The intimacy of embroidery and individual privacy collide with unmanned technological warfare in the fibers of artist Sabba Elahi’s work. The exhibit opens on Jan. 11 at at Northwestern’s Dittmar Gallery.Submitted photo

The intimacy of embroidery and individual privacy collide with unmanned technological warfare in the fibers of artist Sabba Elahi’s work.

“Drone Stories,” a display of Ms. Elahi’s embroidery and text, will be exhibited Jan. 11 – Feb. 12 at Northwestern University’s Dittmar Memorial Gallery, located at Norris University Center.

“Drone Stories” depicts aerial and peripheral targets of domestic and civil spaces, suggestive of the drones and crosshairs that loom above society domestically and at sites of war and conflict. The project asks viewers to consider the relationship between the technology of the state and the private lives of individuals.

The artist utilizes hand and machine embroidery and text to critique the domestic “war on terror” and the targeting of American Muslims, which began long before the Sept. 11 attacks.

Her “everyday suspects” series questions the decade-long drone offensive in Pakistan, a program touted for its technological accuracy, which has resulted in an estimated 424 to 957 civilian deaths and a total casualty count of 2,500 to 4,100 people.

Ms. Elahi defines surveillance as a physical distance from the object of one’s gaze, a way of seeing without recognizing. “To this degree, distanced surveillance means a lack of awareness of the way in which black, brown and Muslim bodies are being seen, and this can be a matter of life and death,” she said.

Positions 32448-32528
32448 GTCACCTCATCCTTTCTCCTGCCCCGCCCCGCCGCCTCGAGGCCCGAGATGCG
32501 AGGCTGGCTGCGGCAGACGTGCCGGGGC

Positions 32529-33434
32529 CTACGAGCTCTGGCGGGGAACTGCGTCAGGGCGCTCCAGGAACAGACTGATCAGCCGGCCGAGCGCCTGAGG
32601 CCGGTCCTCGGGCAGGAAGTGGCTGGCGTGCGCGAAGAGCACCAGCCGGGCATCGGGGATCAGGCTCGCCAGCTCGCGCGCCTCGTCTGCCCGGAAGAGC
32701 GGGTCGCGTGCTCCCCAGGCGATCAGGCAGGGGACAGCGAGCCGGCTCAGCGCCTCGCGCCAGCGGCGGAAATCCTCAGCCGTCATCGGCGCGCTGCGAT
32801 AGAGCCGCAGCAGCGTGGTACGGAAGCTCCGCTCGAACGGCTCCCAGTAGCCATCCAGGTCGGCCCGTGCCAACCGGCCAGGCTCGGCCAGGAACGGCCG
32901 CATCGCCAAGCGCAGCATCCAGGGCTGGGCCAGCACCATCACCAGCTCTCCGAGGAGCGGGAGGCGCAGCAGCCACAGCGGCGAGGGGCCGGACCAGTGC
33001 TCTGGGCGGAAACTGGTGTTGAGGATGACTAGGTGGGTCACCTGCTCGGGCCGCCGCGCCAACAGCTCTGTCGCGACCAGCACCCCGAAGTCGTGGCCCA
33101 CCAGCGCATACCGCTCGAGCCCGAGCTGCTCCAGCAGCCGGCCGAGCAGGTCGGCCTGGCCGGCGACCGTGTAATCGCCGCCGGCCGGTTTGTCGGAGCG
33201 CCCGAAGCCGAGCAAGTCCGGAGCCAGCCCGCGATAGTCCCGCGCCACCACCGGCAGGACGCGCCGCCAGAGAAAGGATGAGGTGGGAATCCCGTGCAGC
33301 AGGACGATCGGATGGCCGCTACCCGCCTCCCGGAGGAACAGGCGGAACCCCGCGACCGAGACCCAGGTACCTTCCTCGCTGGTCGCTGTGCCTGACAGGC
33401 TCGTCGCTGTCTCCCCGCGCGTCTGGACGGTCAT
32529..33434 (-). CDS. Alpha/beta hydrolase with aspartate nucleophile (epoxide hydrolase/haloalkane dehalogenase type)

Ms. Elahi grew up in a traditional Pakistani household in the Midwest, experiencing the rupture between her upbringing in a collectivist and modest culture and a climate of growing islamophobia. She works with themes of war, trauma, memory and loss, and renegotiates history and current cultural representations and conflicts. Her imagery is often based on direct observation of a figure or an environment, which she then obscures and reimagines in a new context.

Ms. Elahi is currently a resident artist in the Chicago Artist Coalition’s Field/Work Program. She also works at Marwen, providing academic support, professional development and portfolio development to young Chicago artists.  

An opening reception with Ms. Elahi will be held from 5 to 7 p.m. on Jan. 11 in the Dittmar Gallery.

Admission is free and open to the public.

Dittmar Gallery hours are 10 a.m. to 10 p.m. Monday through Sunday, except when a new exhibition is being mounted.